Are you confused about what’s the difference between a domain name and a URL?
The two terms are often used interchangeably but there is a big difference between them. And if you own a website, it’s essential that you know what each one is.
Below, we explain the difference in the simplest terms. Let’s dive right in.
What is a Domain Name?
A domain name is a human-readable internet address for a website. For example, wpbeginner.com is a domain name.
Why do we say human-readable though?
Your website runs on a physical device called a server. This is usually owned by hosting companies (like GoDaddy or Bluehost) where you can buy a web hosting plan.
Every device on the internet (be it a web server, laptop, or mobile phone) is assigned a unique ID called an IP address.
This is a string of numbers that look like
Now for users to access your website, they’ll need to open a web browser (like Google Chrome) and connect to your website’s server. And to do that, they’ll need to know your server’s IP address.
Imagine yourself trying to remember every IP address of all the websites you want to visit. It’s simply impossible!
To make things easier for everyone, domain names are assigned to every IP address. Our domain name is
nameboy.com. That’s easier to remember, isn’t it?
All you have to do now is type in “nameboy.com” in your web browser’s address bar to visit our site.
Other examples of domain names include google.com, amazon.com, and youtube.com.
If you’re interested in getting a domain of your own, you can buy a domain name from any domain registrar like Bluehost, Namecheap, Domain.com, and so on. For more on this, see our list: 8 Best Domain Name Registrars (Compared).
Diving in a bit deeper, a domain name usually has 2 parts to it.
- Domain Label – The main name like Nameboy.
- Domain Extension – The part that follows the label like .com, .net, and .edu. Domain extensions are sometimes referred to as TLDs (Top-Level Domains). You can read all about that here: What Is a Top Level Domain? (TLDs Explained + Popular Extensions)
Note: If you use a country-code TLD, then your domain extension could be .us, .co.uk, .nz, .ca and so on.
Now if you create a subdomain, then it gets added to the beginning of your domain name, like blog.nameboy.com.
That’s about all you need to know for now on domain names. If you’re interested in learning more, check out our in-depth guide: What is a Domain and How Does it Work? (Ultimate Guide in Plain English)
What is a URL?
A URL is the complete web address of any page on a website like
URL stands for Uniform Resource Locator (sometimes referred to as Universal Resource Locator). It includes more elements than a domain to identify the protocol used, domain name, and file path.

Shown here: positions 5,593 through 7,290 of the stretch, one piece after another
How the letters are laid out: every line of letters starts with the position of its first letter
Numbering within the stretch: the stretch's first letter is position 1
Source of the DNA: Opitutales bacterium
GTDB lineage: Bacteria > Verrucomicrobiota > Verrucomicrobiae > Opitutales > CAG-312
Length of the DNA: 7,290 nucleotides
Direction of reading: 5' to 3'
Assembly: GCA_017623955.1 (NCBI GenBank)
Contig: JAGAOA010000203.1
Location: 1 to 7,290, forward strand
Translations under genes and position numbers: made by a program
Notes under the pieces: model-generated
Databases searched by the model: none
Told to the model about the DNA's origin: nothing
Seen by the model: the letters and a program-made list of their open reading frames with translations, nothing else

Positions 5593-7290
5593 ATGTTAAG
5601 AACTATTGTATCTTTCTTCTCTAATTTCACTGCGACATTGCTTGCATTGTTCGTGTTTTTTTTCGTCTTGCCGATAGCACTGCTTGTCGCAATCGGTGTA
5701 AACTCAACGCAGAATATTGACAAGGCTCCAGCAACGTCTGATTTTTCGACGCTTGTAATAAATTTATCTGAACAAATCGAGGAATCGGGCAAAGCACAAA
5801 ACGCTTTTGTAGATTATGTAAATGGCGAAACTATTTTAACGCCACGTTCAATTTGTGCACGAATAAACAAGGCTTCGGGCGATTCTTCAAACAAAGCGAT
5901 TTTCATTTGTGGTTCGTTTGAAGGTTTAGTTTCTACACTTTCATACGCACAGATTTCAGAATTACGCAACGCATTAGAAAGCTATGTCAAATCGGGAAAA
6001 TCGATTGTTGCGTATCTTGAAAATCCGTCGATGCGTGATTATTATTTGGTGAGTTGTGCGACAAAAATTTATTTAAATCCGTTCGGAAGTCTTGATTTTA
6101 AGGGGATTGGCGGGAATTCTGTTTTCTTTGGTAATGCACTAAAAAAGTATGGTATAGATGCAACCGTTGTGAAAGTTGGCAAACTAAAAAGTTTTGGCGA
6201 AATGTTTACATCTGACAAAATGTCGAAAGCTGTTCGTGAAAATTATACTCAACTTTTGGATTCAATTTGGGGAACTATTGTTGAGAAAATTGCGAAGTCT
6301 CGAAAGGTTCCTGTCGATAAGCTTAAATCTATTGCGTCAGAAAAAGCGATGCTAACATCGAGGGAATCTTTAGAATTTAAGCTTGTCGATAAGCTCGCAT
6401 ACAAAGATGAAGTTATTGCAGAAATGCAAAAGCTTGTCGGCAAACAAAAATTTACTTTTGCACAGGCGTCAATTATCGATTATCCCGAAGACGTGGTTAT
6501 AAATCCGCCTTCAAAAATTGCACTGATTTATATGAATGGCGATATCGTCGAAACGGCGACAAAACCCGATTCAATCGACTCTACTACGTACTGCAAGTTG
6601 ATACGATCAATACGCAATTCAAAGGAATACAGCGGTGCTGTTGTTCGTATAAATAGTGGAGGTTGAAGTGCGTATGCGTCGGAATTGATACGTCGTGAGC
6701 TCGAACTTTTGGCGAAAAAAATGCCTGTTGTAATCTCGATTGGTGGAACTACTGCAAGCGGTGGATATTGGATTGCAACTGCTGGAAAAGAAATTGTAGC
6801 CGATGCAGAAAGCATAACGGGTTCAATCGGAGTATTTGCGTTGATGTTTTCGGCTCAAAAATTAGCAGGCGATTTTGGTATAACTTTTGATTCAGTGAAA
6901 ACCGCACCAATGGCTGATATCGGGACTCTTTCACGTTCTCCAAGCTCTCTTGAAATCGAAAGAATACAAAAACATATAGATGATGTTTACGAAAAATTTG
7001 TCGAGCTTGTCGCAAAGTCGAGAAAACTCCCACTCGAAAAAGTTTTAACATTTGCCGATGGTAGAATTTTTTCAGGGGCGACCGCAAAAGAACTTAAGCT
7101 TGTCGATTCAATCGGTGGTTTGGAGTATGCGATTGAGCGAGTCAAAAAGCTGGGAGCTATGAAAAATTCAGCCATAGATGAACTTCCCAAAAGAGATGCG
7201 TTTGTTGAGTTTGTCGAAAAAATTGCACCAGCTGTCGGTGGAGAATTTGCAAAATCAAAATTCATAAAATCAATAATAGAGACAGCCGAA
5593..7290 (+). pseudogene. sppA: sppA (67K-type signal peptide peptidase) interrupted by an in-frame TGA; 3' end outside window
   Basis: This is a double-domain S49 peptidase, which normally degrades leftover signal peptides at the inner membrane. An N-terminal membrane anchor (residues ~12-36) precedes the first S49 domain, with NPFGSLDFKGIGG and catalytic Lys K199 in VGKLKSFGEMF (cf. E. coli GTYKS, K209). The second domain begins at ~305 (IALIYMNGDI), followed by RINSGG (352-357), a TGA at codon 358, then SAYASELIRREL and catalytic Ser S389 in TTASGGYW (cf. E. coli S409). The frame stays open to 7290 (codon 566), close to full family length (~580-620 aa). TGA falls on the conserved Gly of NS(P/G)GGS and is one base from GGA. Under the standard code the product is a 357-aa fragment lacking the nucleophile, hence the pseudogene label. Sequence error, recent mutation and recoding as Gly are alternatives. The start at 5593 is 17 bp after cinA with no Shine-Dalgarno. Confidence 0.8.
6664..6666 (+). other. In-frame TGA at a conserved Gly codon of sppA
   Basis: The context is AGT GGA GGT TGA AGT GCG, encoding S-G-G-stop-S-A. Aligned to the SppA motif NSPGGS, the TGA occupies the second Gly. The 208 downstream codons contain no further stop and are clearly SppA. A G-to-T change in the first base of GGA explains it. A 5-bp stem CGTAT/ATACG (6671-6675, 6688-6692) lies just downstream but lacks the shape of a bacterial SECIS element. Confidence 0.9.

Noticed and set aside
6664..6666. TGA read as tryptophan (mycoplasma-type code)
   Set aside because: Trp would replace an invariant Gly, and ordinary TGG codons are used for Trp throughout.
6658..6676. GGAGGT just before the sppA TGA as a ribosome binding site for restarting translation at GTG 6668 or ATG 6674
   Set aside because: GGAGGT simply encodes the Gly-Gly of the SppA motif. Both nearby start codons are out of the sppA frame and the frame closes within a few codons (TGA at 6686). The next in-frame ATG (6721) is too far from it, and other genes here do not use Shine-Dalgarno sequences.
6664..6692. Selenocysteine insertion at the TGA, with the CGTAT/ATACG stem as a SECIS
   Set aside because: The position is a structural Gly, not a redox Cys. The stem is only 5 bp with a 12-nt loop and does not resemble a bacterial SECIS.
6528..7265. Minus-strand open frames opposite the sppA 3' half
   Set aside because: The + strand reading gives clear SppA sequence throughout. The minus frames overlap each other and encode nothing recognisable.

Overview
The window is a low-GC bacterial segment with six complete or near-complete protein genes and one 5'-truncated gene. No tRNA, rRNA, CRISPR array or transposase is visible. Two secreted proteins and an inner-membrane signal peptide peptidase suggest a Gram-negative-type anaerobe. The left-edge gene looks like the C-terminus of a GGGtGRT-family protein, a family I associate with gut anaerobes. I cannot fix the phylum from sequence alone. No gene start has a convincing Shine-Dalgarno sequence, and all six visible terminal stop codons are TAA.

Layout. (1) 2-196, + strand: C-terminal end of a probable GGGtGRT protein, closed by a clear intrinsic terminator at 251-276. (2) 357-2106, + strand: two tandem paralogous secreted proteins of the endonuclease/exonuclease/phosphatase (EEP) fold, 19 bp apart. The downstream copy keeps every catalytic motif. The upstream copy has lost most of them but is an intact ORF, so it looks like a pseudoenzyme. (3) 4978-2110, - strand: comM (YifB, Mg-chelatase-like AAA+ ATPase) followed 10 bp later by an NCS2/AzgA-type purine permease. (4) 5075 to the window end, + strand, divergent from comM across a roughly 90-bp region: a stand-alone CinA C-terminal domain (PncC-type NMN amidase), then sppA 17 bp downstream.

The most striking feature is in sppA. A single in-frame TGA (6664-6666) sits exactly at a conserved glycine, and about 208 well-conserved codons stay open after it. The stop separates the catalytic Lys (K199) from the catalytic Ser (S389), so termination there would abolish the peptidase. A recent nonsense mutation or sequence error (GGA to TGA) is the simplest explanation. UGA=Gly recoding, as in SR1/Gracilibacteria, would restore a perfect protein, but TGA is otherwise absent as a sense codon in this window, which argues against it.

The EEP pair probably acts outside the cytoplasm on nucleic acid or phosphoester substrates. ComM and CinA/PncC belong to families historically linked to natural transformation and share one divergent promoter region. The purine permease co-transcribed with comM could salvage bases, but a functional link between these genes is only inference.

So for instance, our domain name is
nameboy.com. If you were to type this into a browser or search engine, you’ll land on our homepage.
In the address bar, you’ll see “nameboy.com”, but if you double click on the name, it will reveal the URL –
If you were to visit our blog, the URL would become
Like this, a URL identifies any posts and pages on your website.
Now a URL can be divided into different parts:
- Method or Protocol: The method or protocol used to retrieve the file from the server. This is usually HTTP (hypertext transfer protocol) in the website URL. If you have an SSL certificate on your site, this will become HTTPS.
- Host Name: This is known as the domain name or a human-friendly text form for the IP address of the server where the file or document is located. For example, nameboy.com.
- Port: This is just a protocol number. It is just a communication endpoint.
- Path: The part of a URL that identifies the location of the file on the server. This is also called a URL slug. So for a particular web page on our site, the URL path could be “how-to-buy-a-domain-name”.
Nowadays, you may notice that most websites don’t have “www.” in the URL. WWW stands for world wide web and people understood that it was a website or something on the Internet when they hear the term “www”.
Now URLs generally don’t carry “www” in them simply because they use more data. Every URL with “www.” includes four extra characters (including the extra period). Since each character requires one byte (or eight bits) of data, a URL with “www.” requires 32 more bits compared to a URL without the prefix.
Now that you know what a URL is, if you run a website, it’s important that you format your URLs in a way that it’s easy for search engines to index your pages. If your website is on WordPress, follow this post from WPBeginner: What is a SEO Friendly URL Structure in WordPress.
Now that you know how different domain names and URLs are, let’s look at what makes them similar.
What’s Common Between a Domain Name and URL?
It’s interesting to note that very URL usually bears the domain name.
Next, both the domain name and URL are typed into the browser address bar to access a website or web page.
When you type in a domain name, you’ll usually be taken to the homepage URL of the website.
But URLs could be the homepage or any specific page or post of that website.
That’s it! We hope you found this post helpful in learning the difference between domain names and URLs.
Up next, if you’re looking to create your own website, get started here: How to Start a Small Business Website (Step by Step).
We’ve also handpicked these resources for you to learn more about domain names:
- How to Check if a Domain Name is Available (5 Easy Ways)
- 19 Powerful Domain Name Generators for the Perfect Website Name
- How to Check a Domain’s History Before Buying it (Steps + Tips)
These posts will help you get started with a domain name and your very own website. It’s easy and affordable for anyone.
You can get started for as low as $2.75 per month with Bluehost. You’ll get a web hosting plan with a domain name, SSL, CDN, business email, and so much more included.Get the Exclusive Bluehost Deal